Hotel industry facing $59B drop in business travel revenue from 2019: AHLA report

A recent report released by the American Hotel and Lodging Association (AHLA) and Kalibri Labs estimates the hotel industry will see a $59 billion drop in business travel revenue from 2019 levels this year.
A recent report released by the American Hotel and Lodging Association (AHLA) and Kalibri Labs estimates the hotel industry will see a $59 billion drop in business travel revenue from 2019 levels this year.

The hotel industry is projected to end 2021 down more than $59 billion in business travel revenue compared to 2019, according to a report released by the American Hotel & Lodging Association (AHLA) and Kalibri Labs.

That estimate comes after the industry lost nearly $49 billion in business travel revenue in 2020.

Business travel is the hotel industry’s largest source of revenue and has been slow to return since the onset of the pandemic. It includes corporate, group, government, and other commercial categories. According to the report, revenue is not expected to reach pre-pandemic levels until 2024.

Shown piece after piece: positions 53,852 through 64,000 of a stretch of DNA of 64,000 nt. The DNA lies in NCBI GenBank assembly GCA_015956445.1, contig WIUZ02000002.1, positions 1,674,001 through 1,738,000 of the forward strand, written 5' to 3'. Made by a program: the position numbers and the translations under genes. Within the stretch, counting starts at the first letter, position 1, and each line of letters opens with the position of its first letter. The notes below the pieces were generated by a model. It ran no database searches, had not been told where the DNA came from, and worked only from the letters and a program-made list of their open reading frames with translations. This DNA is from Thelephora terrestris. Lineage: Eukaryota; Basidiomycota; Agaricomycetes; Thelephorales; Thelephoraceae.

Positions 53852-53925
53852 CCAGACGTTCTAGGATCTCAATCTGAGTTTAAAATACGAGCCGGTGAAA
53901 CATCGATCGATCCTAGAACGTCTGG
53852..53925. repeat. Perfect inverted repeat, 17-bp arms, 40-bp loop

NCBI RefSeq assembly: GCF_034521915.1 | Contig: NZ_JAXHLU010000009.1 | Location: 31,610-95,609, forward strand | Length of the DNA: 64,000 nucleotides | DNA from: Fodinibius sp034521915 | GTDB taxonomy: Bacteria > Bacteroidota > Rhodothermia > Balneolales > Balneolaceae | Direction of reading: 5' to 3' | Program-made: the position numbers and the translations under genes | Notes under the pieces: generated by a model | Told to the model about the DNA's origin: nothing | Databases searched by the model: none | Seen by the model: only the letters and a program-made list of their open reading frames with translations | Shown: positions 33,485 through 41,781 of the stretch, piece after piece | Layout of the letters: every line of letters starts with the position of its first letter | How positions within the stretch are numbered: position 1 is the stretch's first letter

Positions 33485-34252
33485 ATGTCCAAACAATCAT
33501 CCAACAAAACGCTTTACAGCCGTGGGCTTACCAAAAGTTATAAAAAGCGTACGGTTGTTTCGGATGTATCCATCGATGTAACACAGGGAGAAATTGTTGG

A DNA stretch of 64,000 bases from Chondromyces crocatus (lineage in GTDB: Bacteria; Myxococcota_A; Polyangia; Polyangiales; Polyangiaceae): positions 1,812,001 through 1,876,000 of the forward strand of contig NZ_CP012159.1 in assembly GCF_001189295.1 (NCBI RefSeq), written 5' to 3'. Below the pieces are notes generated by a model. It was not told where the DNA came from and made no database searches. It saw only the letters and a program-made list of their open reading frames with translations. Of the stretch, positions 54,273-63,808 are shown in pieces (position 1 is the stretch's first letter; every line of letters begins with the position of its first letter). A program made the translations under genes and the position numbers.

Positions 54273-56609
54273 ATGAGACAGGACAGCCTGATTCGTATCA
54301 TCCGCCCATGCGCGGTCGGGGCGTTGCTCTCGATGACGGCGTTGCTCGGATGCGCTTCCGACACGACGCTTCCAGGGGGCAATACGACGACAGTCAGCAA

The new analysis comes on the heels of a recent AHLA survey, which found that most business travelers are canceling, reducing, and postponing trips amid rising COVID-19 cases.

Hotels are expected to end 2021 down nearly 500,000 jobs compared to 2019. For every 10 people directly employed on a hotel property, the AHLA estimates hotels support an additional 26 jobs in the community, from restaurants and retail to hotel supply companies—which the report states means an additional nearly 1.3 million hotel-supported jobs are also at risk.

“While some industries have started rebounding from the pandemic, this report is a sobering reminder that hotels and hotel employees are still struggling,” said Chip Rogers, AHLA president and CEO. “Business travel is critical to our industry’s viability, especially in the fall and winter months when leisure travel normally begins to decline. Continued COVID-19 concerns among travelers will only exacerbate these challenges. That’s why it’s time for Congress to pass the bipartisan Save Hotel Jobs Act to help hotel employees and small business owners survive this crisis.”

Of the 10 markets projected to end 2021 with the largest declines in hotel business travel revenue, Orlando is the only in the South. Southern states in the 10 projected to end this year with the largest declines in hotel business travel revenue are Florida, Texas, and Georgia.

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